Mechanical control includes any physical means of removing or destroying the invasive plants.
Mechanical control methods alone are rarely enough to completely control an invasive plant problem, though they are a good way for homeowners to begin managing property.
Pulling and Digging
This is the most common form of mechanical removal. Isolated patches of plants can be managed this way. Pulling and digging are preferred methods for using large groups of volunteers. This works best when plants are easy to pull (such as garlic mustard, dame’s-rocket, or seedlings of invasive shrubs and trees). There is a degree of trampling and soil disturbance to take into account.
Care must be taken to remove the entire root system of the plant when pulling and digging. Many invasive plants may look dead when the aboveground portions are removed, however they can still regrow vigorously from persisting roots beneath the soil. In fact, failing to remove the root system might trigger a more vigorous response from the plant.
Plants should be bagged and removed from the site, or placed on logs or rocks as to ensure the roots have no contact with soil.
Though mowing cannot completely remove the invasive plant, when timed precisely, it can effectively control the spread of the infestation.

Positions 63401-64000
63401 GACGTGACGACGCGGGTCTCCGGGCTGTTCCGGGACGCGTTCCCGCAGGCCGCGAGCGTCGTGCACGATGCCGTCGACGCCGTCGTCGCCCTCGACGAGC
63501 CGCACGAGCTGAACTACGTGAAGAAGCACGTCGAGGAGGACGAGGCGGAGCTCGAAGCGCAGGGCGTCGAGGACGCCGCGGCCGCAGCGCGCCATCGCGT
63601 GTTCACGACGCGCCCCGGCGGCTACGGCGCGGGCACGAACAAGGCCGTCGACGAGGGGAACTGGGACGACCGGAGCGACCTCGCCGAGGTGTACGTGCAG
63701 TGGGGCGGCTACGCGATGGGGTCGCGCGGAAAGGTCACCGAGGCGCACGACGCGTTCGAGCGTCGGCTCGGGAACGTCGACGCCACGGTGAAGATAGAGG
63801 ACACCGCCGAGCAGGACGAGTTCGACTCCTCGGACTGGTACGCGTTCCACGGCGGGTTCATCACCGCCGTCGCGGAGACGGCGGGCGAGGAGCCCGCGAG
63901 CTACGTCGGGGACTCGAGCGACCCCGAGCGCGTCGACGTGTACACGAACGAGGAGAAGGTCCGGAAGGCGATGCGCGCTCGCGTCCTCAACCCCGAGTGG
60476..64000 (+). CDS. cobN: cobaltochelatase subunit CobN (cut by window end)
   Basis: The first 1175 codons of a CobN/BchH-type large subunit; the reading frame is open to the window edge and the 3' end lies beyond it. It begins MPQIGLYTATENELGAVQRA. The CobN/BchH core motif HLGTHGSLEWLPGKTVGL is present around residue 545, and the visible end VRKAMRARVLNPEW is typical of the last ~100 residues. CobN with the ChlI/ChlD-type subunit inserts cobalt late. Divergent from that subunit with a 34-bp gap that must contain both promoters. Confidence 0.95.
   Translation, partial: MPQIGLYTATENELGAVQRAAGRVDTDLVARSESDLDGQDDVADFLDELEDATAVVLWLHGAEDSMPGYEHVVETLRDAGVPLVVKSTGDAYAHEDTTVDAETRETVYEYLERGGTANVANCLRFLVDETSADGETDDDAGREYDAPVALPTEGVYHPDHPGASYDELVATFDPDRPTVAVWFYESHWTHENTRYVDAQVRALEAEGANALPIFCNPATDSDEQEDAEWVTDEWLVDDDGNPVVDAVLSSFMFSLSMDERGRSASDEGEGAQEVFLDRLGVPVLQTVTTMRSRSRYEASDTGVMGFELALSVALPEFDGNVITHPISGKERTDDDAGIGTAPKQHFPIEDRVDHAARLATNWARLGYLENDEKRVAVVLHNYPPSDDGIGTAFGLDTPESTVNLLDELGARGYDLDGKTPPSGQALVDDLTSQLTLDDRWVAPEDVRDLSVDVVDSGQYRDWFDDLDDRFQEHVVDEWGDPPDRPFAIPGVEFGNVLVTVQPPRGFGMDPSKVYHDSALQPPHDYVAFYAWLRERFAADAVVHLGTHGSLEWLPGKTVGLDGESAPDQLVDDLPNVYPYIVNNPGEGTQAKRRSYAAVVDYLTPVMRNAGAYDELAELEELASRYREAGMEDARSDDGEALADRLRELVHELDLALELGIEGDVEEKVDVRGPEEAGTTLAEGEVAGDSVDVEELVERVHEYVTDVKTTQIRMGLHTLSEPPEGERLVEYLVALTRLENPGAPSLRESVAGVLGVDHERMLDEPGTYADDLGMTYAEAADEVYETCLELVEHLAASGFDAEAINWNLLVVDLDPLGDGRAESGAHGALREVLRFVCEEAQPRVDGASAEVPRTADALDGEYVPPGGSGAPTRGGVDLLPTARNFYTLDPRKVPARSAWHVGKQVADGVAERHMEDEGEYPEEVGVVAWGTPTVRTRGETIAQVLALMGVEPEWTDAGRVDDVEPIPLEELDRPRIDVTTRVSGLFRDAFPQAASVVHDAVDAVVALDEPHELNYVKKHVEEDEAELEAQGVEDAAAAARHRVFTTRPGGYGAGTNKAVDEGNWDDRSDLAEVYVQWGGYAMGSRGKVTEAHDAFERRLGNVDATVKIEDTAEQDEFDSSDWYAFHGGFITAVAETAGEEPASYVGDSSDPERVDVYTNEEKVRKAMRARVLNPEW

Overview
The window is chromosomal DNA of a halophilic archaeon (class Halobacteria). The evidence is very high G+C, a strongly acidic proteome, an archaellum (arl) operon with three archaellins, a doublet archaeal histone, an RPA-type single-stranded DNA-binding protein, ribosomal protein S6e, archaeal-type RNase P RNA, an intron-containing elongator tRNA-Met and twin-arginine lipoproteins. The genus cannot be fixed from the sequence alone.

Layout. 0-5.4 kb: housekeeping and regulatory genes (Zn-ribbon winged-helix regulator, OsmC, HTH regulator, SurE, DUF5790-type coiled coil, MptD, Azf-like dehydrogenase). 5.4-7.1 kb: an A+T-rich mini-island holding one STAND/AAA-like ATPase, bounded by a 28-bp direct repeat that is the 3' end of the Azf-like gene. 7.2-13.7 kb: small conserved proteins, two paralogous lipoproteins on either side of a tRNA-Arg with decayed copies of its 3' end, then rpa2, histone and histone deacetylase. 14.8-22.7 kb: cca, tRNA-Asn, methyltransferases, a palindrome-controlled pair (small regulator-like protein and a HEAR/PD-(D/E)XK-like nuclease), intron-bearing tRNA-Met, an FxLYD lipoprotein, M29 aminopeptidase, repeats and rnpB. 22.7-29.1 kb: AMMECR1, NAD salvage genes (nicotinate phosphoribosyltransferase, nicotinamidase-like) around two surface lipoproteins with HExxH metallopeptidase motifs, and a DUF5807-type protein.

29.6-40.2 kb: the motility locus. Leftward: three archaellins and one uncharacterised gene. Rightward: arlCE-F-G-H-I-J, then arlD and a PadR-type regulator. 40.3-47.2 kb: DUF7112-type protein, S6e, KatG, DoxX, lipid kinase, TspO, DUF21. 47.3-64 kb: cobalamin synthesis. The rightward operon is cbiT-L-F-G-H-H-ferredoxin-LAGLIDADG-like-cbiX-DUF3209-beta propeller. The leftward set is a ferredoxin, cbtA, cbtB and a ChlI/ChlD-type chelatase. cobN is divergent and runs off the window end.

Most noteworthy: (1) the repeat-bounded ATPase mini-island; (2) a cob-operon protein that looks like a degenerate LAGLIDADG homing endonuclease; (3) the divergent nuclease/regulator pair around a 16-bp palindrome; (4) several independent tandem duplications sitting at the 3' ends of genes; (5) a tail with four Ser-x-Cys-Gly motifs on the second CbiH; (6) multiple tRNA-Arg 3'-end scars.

Because mowing cannot prevent the resprouting of plants, it needs to be repeated within a growing season to maintain effective control. This will maintain the system in an earlier successional stage, which may or may not be a manager’s overall site goal.
If greater control is desired, mowing as soon as plants flower but before they release seed can prevent the population from expanding in the next season.
This method can be used to control invasive plants, but it is not a fail-safe method. Much depends on how invasive and native plants are competing for resources, and how fire is affecting the ability of native species to recover and thrive. Often the disturbance from fire can open sites to invasion.
Fire effects on invasive plants is a complex situation which this web site is unable to address adequately.
This method can be used for a low cost control method for isolated areas of invasive plants.
Begin by cutting or mowing the area to reduce the ground cover of the invasive plant. Next, cover the infested area with a thick opaque tarp or carpet. This will block sunlight from reaching the plant, making photosynthesis and any further growth very difficult for the plant.
Stems may try and poke through any weak spots or seams so be sure to keep watch over the tarp. Tarps can be covered with layers of soil and mulch and new plant beds can be planted above as well.
This can be considered mechanical or biological control.